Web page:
Letters

My Uncle Was Real Flyboy

To the Editor:

I was so glad to read Rex Reed’s good review of Flyboys [“Air-Devils,” On the Town, Sept. 26]. It was so unlike the reviews elsewhere. My husband and I loved the trailer and were looking forward to this cinematic effort, but were rather dissuaded by all the poor coverage. Suddenly, I told him I was going to find out if I can locate Rex Reed on the computer to see what he thinks. All through the years, I have felt that Mr. Reed pandered to no one, was truthful in his critiques, and that he did not indulge in bad reviews to undercut a director/producer/actor/actress who for reasons known only to the pooh-bahs in Hollywood were not in good graces.

My uncle was brigaded with the English in World War I. At an antique-plane fair many years ago, we saw the planes from that era—in his case, a Sopwith Camel. (It was nothing but a canvas-covered toothpick.) We saw the bombs that were strapped around the bombardier’s waists. They were huge heavy things, like large coconuts. Uncle Gordon would pilot the plane on one night and on the next night would switch and drop the bombs by hand as the pilot swung low over the target. Naturally, if the plane went down, it was curtains—the luxury of parachutes didn’t come until World War II. My uncle came out unscathed except for a hernia, which was repaired in France before his return. These guys literally flew by the seat of their pants.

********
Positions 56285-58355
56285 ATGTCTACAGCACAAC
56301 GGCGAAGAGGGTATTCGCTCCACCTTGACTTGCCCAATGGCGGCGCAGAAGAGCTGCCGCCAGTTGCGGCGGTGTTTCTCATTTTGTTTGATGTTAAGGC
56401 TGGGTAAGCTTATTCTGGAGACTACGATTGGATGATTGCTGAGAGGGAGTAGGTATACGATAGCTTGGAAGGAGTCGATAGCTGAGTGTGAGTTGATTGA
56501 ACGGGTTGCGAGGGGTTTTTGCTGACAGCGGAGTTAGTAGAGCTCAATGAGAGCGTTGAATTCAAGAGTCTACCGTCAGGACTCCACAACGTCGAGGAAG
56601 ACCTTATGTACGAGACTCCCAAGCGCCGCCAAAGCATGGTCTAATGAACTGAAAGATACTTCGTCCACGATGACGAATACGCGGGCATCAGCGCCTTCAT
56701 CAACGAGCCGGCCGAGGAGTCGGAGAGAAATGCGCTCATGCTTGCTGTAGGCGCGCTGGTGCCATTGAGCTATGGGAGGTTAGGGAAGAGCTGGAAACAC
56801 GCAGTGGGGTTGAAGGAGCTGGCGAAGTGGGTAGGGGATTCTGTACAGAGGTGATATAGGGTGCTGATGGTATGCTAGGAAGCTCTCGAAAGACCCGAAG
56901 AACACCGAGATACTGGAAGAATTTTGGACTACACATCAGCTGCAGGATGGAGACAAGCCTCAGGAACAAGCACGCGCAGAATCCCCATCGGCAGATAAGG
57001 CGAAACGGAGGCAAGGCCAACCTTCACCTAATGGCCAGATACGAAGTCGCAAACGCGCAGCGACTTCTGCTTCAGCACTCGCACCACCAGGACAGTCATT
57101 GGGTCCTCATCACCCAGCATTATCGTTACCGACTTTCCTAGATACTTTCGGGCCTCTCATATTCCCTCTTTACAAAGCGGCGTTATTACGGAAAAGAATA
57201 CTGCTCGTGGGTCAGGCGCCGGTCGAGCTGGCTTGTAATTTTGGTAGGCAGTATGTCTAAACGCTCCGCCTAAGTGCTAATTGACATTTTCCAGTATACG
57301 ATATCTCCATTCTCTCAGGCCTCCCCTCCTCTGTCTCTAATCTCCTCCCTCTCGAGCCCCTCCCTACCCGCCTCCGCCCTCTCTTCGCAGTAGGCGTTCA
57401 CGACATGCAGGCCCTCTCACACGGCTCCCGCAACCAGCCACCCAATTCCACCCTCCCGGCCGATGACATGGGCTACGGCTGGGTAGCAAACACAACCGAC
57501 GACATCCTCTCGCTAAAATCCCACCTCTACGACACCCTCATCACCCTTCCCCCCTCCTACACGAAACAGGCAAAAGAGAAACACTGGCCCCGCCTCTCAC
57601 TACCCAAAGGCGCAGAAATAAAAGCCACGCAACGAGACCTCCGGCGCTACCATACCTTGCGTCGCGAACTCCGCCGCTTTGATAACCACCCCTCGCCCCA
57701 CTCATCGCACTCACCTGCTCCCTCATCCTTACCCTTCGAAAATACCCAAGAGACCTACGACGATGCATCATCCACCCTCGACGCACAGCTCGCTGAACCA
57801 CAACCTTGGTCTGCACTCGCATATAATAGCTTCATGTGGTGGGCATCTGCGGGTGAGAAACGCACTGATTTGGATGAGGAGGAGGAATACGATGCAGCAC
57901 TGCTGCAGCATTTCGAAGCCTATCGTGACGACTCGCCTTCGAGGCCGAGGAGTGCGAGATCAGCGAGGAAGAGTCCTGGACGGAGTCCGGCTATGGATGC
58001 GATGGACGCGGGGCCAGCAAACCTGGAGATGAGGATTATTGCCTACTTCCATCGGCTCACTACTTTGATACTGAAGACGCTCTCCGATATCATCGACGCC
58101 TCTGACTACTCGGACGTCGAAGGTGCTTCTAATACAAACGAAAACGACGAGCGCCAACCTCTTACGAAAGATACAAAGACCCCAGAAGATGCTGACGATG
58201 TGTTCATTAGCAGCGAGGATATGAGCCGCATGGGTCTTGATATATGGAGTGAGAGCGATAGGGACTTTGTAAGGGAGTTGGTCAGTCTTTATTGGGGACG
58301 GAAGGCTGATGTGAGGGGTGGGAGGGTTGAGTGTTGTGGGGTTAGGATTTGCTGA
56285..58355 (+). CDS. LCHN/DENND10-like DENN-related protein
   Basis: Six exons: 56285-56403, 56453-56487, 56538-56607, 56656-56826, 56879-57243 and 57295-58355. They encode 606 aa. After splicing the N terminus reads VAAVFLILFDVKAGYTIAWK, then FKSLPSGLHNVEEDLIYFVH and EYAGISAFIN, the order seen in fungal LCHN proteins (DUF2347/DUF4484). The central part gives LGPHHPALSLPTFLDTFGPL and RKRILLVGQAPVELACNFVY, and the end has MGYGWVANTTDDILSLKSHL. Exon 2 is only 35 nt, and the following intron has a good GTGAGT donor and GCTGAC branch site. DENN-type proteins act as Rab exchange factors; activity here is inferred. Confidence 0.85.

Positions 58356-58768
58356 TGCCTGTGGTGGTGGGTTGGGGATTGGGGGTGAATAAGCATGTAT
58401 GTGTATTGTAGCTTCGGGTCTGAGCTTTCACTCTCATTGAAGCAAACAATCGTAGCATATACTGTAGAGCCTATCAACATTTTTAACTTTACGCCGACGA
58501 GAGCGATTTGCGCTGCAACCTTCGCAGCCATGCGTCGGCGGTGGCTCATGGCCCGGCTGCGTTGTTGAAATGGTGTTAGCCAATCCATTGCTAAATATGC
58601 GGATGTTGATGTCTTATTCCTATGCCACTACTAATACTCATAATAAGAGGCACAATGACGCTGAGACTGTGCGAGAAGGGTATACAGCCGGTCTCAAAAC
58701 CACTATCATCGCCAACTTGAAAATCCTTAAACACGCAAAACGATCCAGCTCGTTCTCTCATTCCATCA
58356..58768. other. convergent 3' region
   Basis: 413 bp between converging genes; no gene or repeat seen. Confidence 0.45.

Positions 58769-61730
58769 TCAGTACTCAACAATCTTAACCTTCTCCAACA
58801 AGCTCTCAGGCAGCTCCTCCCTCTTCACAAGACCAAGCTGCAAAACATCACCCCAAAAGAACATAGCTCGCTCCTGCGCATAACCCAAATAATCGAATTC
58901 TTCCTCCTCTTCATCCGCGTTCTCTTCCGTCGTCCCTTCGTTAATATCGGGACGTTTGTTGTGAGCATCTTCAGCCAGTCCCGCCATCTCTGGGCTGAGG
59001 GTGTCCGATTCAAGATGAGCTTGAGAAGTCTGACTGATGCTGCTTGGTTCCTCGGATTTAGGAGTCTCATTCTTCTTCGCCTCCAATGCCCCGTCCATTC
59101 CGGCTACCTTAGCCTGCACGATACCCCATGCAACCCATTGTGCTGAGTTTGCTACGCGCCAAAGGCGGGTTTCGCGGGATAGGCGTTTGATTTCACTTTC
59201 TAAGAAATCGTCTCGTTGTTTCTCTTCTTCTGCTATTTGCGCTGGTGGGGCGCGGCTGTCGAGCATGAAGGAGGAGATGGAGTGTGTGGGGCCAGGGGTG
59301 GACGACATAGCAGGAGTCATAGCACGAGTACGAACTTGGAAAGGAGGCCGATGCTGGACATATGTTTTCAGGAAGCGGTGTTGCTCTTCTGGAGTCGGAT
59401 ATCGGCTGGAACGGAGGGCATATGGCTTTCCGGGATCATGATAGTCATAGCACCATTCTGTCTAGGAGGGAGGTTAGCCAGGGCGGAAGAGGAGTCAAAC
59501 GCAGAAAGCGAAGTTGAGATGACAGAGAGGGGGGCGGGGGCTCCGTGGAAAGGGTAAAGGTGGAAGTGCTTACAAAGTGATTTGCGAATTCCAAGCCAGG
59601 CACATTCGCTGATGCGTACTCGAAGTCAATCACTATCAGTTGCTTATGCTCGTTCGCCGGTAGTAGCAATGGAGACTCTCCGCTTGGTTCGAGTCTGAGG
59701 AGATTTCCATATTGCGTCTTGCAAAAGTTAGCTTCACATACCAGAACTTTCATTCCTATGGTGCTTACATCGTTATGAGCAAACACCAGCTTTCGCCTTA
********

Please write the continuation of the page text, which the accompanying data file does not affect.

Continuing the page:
As you said, a film like this is viewed for the action: old planes and dogfights. The little scenarios on the ground are merely a bit of a plot to hold the picture together.

Barbara Chardenet

Torrington, Conn.

George and Hilly: Intervention!

To the Editor:

I have resisted writing for many, many weeks, but I can resist no longer. Someone needs to help George and Hilly—really help them—because it is obvious that Dr. Selman is not doing his job. George is a serious control freak who is self-medicating. Hilly has obvious self-esteem issues for staying in such a horrendous living situation when she sounds like a nice enough person. (Then again, where does all her money go that she can’t pay some bills? I mean, come on, this is not the fictional Sex and the City, where a girl needs 400 pairs of shoes!) I used to read their story voraciously, out of interest, but now it is like a car wreck I can’t turn away from. Please, someone, clear the wreckage from the highway and spare us all the indignity.

Marni Winslow

Mahwah, N.J.

Letters